q

    • quester.ltd profile image

      quester.ltd 

      9 years ago

      poydactyl - yes, that is the word for our Sam - as I said she has an extra toe on each hind foot plus two extra toes of each front foot - and that adds up to twenty two toes altogether. She is quite graceful with all her toes and loving ways.

      Thanks Angie Jardine - you said this was an interesting hub and it certainly is - up, interesting and one other just for the heck of it!

      q

    • Angie Jardine profile imageAUTHOR

      Angie Jardine 

      10 years ago from Cornwall, land of the eternally youthful mind ...

      Hi TL - thanks for the dog fact ... must admit that I checked the accents of the polydactyls. Damn, more research.

      Twenty -eight, eh? Must be about 15 toes a foot then - sorry maths was never my strong point. :)

      As one colonial kid to another I'm glad to see you here ...

    • Twilight Lawns profile image

      Twilight Lawns 

      10 years ago from Norbury-sur-Mer, Surrey, England. U.K.

      According to LBC this week, dogs, at last, have outnumbered cats in the UK. Dogs amount to about 8.5 Millions, whereas cats come in at slightly less, at about 8.3 Millions.

      I was passing through Aden in the Yemen in early 1965, and as far as I could see, the majority of cats were polydactyl. So where these guys came from, I can't imagine. None seemed to have Devonian accents. Perhaps you could check the next one you meet in this country and see (or hear) if it has a Yemeni accent.

      Several (although I wasn't doing much of a toe count) that I met in Aden had twenty-eight toes. (You do the mathematics).

    • Angie Jardine profile imageAUTHOR

      Angie Jardine 

      10 years ago from Cornwall, land of the eternally youthful mind ...

      That's kind of you ...thanks brewskitimeguy ... I'm with you about animals, especially cats ... of all sizes.

      All the best ...

    • brewskitimeguy profile image

      brewskitimeguy 

      10 years ago from Maine

      Love your article...I enjoy animals more than people..love your writing

    • Angie Jardine profile imageAUTHOR

      Angie Jardine 

      10 years ago from Cornwall, land of the eternally youthful mind ...

      Glad to be of service, Cardelean, and many thanks for commenting.

    • cardelean profile image

      cardelean 

      10 years ago from Michigan

      Wow I had no idea that existed. I learned a lot, thanks for sharing your knowledge.

    • Angie Jardine profile imageAUTHOR

      Angie Jardine 

      10 years ago from Cornwall, land of the eternally youthful mind ...

      You're welcome, Sharyn ... thanks for the support.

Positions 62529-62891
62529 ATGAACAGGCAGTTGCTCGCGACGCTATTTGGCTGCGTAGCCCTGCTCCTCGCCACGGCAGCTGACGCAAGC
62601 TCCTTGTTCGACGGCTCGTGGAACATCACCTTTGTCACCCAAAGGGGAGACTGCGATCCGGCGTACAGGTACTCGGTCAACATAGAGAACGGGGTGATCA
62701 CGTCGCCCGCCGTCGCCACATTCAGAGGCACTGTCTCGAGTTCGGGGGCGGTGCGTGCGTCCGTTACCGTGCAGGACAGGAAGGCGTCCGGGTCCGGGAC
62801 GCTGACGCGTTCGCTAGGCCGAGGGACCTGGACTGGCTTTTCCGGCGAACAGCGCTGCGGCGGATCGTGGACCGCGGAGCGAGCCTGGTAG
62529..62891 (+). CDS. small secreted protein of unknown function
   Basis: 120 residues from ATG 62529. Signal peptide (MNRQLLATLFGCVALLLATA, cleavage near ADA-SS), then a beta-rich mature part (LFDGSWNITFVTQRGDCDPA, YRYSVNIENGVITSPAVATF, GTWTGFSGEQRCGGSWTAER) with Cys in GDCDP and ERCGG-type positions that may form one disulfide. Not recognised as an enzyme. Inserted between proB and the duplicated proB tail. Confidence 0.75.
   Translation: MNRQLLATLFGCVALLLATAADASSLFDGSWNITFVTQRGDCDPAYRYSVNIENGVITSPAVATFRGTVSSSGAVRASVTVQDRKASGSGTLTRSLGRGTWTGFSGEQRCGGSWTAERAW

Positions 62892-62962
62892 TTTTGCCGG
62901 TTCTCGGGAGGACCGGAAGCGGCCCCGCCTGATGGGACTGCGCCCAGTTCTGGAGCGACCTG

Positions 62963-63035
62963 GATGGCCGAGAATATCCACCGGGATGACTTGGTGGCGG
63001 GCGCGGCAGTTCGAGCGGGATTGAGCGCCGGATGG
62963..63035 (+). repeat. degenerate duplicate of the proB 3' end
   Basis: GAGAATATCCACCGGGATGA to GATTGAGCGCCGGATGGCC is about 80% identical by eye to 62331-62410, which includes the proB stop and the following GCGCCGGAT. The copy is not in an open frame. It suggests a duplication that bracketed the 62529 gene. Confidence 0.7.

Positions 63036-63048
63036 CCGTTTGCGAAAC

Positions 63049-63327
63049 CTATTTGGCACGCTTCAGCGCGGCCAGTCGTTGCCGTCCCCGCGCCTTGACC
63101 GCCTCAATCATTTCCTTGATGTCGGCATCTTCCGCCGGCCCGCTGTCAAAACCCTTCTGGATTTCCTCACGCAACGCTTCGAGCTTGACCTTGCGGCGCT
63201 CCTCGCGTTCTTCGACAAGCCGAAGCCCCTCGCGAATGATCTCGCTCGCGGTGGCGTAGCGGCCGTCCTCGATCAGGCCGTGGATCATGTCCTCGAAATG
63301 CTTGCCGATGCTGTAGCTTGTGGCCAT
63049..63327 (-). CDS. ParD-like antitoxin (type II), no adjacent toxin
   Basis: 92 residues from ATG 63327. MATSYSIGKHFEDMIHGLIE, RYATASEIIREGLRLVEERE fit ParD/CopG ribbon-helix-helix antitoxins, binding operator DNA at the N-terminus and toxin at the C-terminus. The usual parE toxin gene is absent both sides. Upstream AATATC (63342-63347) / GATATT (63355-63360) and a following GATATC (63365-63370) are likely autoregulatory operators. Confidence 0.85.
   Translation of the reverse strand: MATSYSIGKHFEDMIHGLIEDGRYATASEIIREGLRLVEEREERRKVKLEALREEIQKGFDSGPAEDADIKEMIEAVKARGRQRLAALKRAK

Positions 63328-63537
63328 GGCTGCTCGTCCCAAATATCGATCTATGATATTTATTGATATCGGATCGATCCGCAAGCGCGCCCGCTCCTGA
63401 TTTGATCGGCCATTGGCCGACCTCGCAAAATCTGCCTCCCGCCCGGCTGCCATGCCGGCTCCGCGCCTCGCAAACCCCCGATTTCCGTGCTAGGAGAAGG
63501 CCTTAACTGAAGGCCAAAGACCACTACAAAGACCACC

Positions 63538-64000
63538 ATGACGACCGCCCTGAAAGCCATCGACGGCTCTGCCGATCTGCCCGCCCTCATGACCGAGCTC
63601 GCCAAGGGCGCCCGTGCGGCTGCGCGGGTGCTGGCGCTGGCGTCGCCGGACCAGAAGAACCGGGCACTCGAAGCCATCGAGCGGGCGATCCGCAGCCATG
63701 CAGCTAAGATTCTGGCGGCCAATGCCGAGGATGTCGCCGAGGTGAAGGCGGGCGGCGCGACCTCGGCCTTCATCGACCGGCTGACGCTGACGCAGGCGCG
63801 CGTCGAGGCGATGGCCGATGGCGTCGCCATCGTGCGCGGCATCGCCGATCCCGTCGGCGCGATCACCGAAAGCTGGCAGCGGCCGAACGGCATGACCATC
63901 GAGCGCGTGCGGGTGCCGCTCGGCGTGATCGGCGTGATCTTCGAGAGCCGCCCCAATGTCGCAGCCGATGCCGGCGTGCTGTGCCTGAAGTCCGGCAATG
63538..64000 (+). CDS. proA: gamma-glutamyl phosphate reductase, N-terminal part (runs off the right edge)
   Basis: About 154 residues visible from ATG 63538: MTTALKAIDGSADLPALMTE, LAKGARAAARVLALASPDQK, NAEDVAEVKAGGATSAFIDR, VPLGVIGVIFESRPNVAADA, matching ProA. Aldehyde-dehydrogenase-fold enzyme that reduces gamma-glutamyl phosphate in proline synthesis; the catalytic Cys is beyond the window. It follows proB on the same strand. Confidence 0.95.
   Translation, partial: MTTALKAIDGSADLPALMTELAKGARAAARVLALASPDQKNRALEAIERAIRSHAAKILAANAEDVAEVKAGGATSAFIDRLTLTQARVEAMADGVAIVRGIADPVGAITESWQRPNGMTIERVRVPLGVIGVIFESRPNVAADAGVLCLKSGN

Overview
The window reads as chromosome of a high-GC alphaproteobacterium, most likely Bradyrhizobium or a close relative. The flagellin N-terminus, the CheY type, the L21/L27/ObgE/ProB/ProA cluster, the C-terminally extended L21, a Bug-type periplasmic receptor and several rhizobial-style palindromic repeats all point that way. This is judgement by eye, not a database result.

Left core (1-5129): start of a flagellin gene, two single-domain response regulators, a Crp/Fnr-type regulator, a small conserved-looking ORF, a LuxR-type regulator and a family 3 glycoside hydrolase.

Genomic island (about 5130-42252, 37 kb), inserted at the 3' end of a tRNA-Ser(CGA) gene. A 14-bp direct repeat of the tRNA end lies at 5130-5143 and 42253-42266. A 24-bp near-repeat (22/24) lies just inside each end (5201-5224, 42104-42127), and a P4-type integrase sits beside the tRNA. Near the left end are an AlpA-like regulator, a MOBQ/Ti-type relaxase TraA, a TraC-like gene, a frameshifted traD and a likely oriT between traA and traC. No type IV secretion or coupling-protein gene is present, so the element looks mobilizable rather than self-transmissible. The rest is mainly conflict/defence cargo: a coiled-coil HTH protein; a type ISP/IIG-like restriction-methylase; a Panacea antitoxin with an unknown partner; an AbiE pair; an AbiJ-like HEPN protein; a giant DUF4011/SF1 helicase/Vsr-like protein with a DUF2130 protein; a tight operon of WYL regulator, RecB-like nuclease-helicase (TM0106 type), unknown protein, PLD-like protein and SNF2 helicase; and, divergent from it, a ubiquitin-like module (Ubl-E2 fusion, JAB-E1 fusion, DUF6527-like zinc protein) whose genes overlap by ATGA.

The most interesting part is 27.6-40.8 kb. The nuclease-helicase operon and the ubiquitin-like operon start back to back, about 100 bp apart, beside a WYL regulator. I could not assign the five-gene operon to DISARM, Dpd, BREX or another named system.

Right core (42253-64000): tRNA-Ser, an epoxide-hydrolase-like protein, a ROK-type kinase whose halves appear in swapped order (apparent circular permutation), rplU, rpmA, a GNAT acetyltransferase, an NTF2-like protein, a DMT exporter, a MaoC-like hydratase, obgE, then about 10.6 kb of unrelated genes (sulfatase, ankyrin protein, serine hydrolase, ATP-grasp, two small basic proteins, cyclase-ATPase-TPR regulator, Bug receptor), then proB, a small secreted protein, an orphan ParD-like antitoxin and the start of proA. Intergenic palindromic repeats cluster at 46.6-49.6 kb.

• Sharyn's Slant profile image

      Sharon Smith 

      10 years ago from Northeast Ohio USA

      I am a cat lover and especially appreciated learning about "Hemingway's house." Thanks for the great read!

    • Angie Jardine profile imageAUTHOR

      Angie Jardine 

      10 years ago from Cornwall, land of the eternally youthful mind ...

      Hi Geisha ... thanks! I didn't know it could happen to humans.

      I think the cats round your way must all have come from a particularly active tom with bicycle : )

    • Literary Geisha profile image

      Literary Geisha 

      10 years ago from Philippines

      nice hub. i have a childhood friend who is polydactyl, but i never knew it could happen to cats too. although the cats in our neighborhood are unusual - eye colors don't match. :P

    • Angie Jardine profile imageAUTHOR

      Angie Jardine 

      10 years ago from Cornwall, land of the eternally youthful mind ...

      Thanks for your input, Ghost ... I'm sure a few of us old girls have known a few polydactyls in our time : )

      Just so long as we've all got cats of one sort or another so we can tell who the good guys are, eh? (Note to dog lovers: this is a joke).

    • Angie Jardine profile imageAUTHOR

      Angie Jardine 

      10 years ago from Cornwall, land of the eternally youthful mind ...

      Hi Patty ... kind of you to drop in and vote for this. I appreciate your support ...

    • Angie Jardine profile imageAUTHOR

      Angie Jardine 

      10 years ago from Cornwall, land of the eternally youthful mind ...

      Hi Mrs Menagerie ... there are so many in Boston because it has been a trading sea port for a long time. Guess those old polydactyls went on shore leave and got themselves a 'good time', if you know what I mean. Probably left kittens in every port ...

      Ah well, that's Nature for ya ...

    • Angie Jardine profile imageAUTHOR

      Angie Jardine 

      10 years ago from Cornwall, land of the eternally youthful mind ...

      Thanks, Ravko - as far as I'm concerned all cats are great ... extra toes or not : )

    • Angie Jardine profile imageAUTHOR

      Angie Jardine 

      10 years ago from Cornwall, land of the eternally youthful mind ...

      Hi Heart .. weren't they just! They look so clumsy but cute at the same time.

      Thanks for stopping by ..

    • profile image

      Ghost32 

      10 years ago

      Intriguing indeed. I think my wife may have known a polydactyl or two, but that would have been before she met me. Ours (since we've been together) have all been garden variety puss-paws.

    • Patty Inglish, MS profile image

      Patty Inglish MS 

      10 years ago from USA and Asgardia, the First Space Nation

      This is all very intersting. Voted Up and rated as well. The pictures are very nice additions.

    • Mrs. Menagerie profile image

      Mrs. Menagerie 

      10 years ago from The Zoo

      I used to live in Boston were I saw a lot of these funny felines. I always thought their feet looked like some kind of sea creature...with fur.

    • ravko profile image

      ravko 

      10 years ago

      We have two great cats, but neither of them have extra toes...Enjoyed the video

    • heart4theword profile image

      heart4theword 

      10 years ago from hub

      We have an awesome cat, with the extra toes:) Fred was fun to watch...thank you for the video! Great memories at Grandmother's house:) By the way, them were some big paws!